141 Were not included in the primary analysis


(39 in the randomized cohort and 102
in the preference cohort)
1 Reached end point before initial visit
15 Withdrew
3 Were lost to follow-up
3 Had wrong diagnosis
119 Did not reach end point at time study
was stopped

242 Were included in the primary analysis

116 Underwent randomization 126 Chose treatment


and were included in
intention-to-treat population

51 Were assigned to bracing 65 Were assigned to observation 88 Preferred bracing 38 Preferred observation
49 Underwent bracing 57 Underwent observation 87 Underwent bracing 36 Underwent observation
2 Underwent observation 8 Underwent bracing 1 Underwent observation 2 Underwent bracing

Figure 1. Study Enrollment and Treatment of the Patients.


Between March 2007 and February 2011, a total of 1086 patients underwent screening. Of the 242 patients included in the primary anal-
ysis, 116 patients underwent randomization and were included in the intention-to-treat population. A total of 126 patients declined ran-
domization and chose their preferred treatment. Patients were permitted to change treatment groups on request.

of multivariable logistic regression, with bracing considered for inclusion. The treatment effect was
as the dependent variable. We made an a priori defined as the odds of success as a function of the
decision to include the baseline age and the Cobb treatment received, with adjustment for the dura-
angle of the largest curve, along with a variable tion of follow-up and quintiles of the propensity
indicating whether the patient had undergone ran- score.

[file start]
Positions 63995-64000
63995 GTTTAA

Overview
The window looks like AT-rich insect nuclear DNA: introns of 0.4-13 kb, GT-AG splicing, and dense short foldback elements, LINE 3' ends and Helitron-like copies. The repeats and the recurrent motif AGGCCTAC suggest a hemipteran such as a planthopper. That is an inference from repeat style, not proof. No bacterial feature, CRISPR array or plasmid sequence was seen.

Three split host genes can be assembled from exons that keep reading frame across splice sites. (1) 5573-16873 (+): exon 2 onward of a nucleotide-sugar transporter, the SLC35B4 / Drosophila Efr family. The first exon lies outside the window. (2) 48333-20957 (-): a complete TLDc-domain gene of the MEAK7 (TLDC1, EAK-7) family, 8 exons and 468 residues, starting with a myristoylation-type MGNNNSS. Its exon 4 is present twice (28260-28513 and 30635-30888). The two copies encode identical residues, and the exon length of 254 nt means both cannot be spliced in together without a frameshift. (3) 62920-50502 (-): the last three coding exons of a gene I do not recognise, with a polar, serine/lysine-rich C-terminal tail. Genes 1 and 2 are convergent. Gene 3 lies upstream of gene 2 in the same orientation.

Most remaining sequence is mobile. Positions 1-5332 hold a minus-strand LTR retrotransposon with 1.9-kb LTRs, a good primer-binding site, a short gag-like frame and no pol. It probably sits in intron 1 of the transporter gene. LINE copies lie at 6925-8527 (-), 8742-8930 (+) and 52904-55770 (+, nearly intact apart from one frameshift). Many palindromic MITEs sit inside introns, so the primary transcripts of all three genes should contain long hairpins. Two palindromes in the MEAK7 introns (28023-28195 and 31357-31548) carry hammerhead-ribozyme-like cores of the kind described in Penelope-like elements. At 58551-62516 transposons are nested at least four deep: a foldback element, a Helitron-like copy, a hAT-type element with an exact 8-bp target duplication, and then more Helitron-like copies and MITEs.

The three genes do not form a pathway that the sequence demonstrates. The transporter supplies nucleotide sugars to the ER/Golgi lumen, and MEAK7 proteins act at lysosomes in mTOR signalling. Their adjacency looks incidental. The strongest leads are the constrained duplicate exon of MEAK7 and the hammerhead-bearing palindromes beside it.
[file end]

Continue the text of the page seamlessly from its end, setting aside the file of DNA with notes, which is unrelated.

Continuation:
domization. Additional variables, with no missing Prespecified interim analyses were performed
values, that were unbalanced between the study as requested by the data and safety monitoring
groups at a significance level of 0.05 were also board. The cumulative type I error rate was main-

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The n e w e ng l a n d j o u r na l of m e dic i n e

Table 1. Demographic and Clinical Characteristics at Baseline in the Primary-Analysis Population.*

Characteristic Study Cohort As-Treated Group


Randomized Preference
Cohort Cohort Observation Bracing
(N = 116) (N = 126) (N = 96) (N = 146)
Age — yr 12.7±1.1 12.6±1.1 12.7±1.2 12.7±1.0
Female sex — no. (%) 101 (87) 120 (95) 86 (90) 135 (92)
Race — no. (%)†
Black 15 (13) 7 (6) 11 (11) 11 (8)
White 88 (76) 101 (80) 73 (76) 116 (79)
Other 9 (8) 8 (6) 9 (9) 8 (5)
Unknown or not reported 4 (3) 10 (8) 3 (3) 11 (8)
Standing height — cm 154.4±11.6 156.2±7.7 153.6±10.6 156.5±9.1
SRS curve classification — no. (%)
Thoracic 25 (22) 34 (27) 21 (22) 38 (26)
Thoracolumbar 17 (15) 15 (12) 13 (14) 19 (13)
Lumbar 3 (3) 6 (5) 4 (4) 5 (3)
Double major 38 (33) 31 (25) 32 (33) 37 (25)
Double thoracic 6 (5) 16 (13) 7 (7) 15 (10)
Thoracic and thoracolumbar 20 (17) 13 (10) 13 (14) 20 (14)
Triple 7 (6) 11 (9) 6 (6) 12 (8)
Cobb angle of the largest curve — degrees‡ 30.5±6.0 30.3±6.1 30.3±6.5 30.5±5.8
Risser grade — no./total no. (%)‡§
0 70/115 (61) 72/125 (58) 60/94 (64) 82/146 (56)
1 25/115 (22) 39/125 (31) 19/94 (20) 45/146 (31)
2 17/115 (15) 10/125 (8) 12/94 (13) 15/146 (10)
3 2/115 (2) 3/125 (2) 3/94 (3) 2/146 (1)
4 1/115 (1) 0/125 0/94 1/146 (1)
5 0/115 1/125 (1) 0/94 1/146 (1)
Coronal balance — cm¶ 1.6±1.06 1.4±1.06 1.4±1.0 1.6±1.1
Sagittal balance — cm‖ 3.1±2.8 3.0±2.1 3.2±2.6 3.0±2.0
Kyphosis — degrees 34.8±11.9 33.3±12.7 34.6±12.4 33.6±12.3
Lordosis — degrees 59.9±12.3 60.2±12.1 60.1±12.4 59.8±12.1
PedsQL score** 82.2±14.1 84.9±13.4 83.3±13.3 83.8±14.1

* Plus–minus values are means ±SD. There were no significant between-group differences at baseline, except for the comparisons of sex in
the two study cohorts (P = 0.02) and standing height in the as-treated groups (P = 0.03). Data were missing for the following characteris-
tics: Risser grade (for 1 patient in the randomized cohort, 1 in the preference cohort, and 2 in the observation group), coronal balance (for
5 patients in the randomized cohort, 8 patients in the preference cohort, 2 in the observation group, and 11 in the bracing group), sagittal
balance (for 10 in the randomized cohort, 21 in the preference cohort, 12 in the observation group, and 19 in the bracing group), kyphosis